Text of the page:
Your mr beer should be good to ferment any beverage if just a little small. Many people on this forum use 6.5gal plastic buckets for fermenters. Others use glass carboys and a few lucky ones use SS conicals. I shouldn't matter what you are fermenting.

Turbo yeast is dry yeast with added nutrients which helps it ferment to those high alcohol levels. You should shake it before pouring some out to ensure it is well mixed.

You are getting lots of recommendations for producing a beverage around 10-12% ABV because you are much more likely to produce something that tastes good at those levels. When you start pushing the yeast to those really high levels you get many more undersireable byproducts that affect the flavor. The higher the alcohol content of the fermented product usually the longer it takes to age it before the flavors meld and the hot alcohols and other flavors mellow. A 5% beer is very good in a month. A 7% Apfelwein is drinkable in 2-3 months. A 12% wine at 6months to a year. When you push the beverage to 20% I would expect it to be very harsh for a couple of years or more. You would be better off making multiple batches of a smaller beer or wine.

This forum is not about producing the cheapest alcohol possible but about producing quality beers, wines and mead. Most people here are not saving money by making their own but instead are producing something they enjoy.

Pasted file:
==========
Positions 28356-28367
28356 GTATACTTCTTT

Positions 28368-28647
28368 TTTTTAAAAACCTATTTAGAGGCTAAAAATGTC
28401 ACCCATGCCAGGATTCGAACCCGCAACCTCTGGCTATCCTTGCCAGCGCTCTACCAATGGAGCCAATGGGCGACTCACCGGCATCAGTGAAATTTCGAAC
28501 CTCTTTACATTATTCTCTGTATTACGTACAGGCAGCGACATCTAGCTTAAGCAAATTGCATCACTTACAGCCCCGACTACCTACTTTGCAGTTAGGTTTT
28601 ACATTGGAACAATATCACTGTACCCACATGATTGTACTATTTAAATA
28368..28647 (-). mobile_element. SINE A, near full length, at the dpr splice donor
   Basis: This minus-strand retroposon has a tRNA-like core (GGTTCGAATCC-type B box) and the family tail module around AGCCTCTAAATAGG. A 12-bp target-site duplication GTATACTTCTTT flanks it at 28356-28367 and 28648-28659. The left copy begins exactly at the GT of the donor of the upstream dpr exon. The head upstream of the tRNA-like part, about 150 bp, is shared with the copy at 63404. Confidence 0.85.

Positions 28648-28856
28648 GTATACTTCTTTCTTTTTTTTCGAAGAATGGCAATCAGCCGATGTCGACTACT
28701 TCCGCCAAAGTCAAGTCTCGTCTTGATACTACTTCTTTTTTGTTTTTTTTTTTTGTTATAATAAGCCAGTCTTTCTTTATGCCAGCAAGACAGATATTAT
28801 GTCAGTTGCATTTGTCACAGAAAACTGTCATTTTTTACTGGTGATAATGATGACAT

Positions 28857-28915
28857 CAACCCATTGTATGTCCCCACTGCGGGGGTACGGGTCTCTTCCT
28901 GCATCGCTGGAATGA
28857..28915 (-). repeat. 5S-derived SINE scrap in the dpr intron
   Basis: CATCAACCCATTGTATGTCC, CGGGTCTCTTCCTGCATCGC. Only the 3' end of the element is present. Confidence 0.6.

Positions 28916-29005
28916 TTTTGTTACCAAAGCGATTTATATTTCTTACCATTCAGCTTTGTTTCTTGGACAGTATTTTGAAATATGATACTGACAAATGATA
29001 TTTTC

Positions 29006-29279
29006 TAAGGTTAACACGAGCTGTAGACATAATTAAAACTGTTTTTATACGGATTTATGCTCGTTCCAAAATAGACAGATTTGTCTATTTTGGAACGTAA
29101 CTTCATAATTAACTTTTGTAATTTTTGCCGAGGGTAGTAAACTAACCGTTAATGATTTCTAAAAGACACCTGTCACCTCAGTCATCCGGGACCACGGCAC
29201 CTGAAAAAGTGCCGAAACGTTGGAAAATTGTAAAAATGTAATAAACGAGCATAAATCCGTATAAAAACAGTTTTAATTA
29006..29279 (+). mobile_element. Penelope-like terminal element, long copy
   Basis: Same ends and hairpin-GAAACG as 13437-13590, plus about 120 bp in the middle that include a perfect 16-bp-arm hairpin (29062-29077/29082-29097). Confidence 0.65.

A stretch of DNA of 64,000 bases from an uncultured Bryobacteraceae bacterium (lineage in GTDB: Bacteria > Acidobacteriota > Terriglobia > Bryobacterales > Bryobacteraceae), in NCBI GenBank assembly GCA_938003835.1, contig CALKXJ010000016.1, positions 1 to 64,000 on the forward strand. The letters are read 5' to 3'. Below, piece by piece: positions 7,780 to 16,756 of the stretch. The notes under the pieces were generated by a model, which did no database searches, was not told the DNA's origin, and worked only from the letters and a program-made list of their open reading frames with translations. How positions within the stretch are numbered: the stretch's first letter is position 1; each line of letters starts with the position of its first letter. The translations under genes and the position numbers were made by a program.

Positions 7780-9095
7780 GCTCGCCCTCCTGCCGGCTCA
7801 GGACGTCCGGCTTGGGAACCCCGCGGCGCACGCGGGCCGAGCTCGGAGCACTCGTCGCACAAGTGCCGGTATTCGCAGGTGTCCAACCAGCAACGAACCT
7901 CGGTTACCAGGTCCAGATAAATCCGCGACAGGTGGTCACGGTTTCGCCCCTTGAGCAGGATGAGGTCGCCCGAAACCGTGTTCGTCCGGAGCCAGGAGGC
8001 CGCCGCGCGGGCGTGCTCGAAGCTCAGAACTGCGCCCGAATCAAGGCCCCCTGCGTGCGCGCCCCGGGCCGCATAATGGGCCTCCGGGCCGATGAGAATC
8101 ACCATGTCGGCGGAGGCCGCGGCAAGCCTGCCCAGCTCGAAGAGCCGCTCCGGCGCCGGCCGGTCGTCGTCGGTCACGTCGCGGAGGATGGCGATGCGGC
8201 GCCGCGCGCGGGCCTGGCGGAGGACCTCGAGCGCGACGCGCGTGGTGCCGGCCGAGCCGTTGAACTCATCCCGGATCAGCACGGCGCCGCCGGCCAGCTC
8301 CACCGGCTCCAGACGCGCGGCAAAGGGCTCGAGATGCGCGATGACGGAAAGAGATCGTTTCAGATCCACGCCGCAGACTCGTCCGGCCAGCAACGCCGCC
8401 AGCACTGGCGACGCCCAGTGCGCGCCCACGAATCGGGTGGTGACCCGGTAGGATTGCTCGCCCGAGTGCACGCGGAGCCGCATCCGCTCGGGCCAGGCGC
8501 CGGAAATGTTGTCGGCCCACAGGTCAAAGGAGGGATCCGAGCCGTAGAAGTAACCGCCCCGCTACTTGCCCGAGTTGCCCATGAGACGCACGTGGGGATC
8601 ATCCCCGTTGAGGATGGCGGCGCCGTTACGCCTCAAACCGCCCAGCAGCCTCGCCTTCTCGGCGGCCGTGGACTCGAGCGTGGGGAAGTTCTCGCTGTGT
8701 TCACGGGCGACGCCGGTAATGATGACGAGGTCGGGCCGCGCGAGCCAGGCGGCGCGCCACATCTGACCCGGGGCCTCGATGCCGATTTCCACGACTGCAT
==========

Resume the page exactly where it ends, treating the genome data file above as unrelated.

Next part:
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Old 03-07-2008, 04:37 PM   #46
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And just to follow up on CBBarons post, if a poster were to say that they really liked hops- so much so that they wanted to add a pound of hops to a 5 gallon batch, that poster would get about the same reaction here.

After all why brew a balanced beer when you could punch through the IBU stratosphere.

Ridicule (your words). IMO good advice.

You've been given enough good information from the members here to do what you want. So go with it and post back in another thread whether it was worth it or not.

Another good course of action would be to seek the information in a forum where others have done what you are asking, see it's value, claim it tastes good, etc.

Just be prepared to read stuff like...

doodz this sh1t is teh bomb...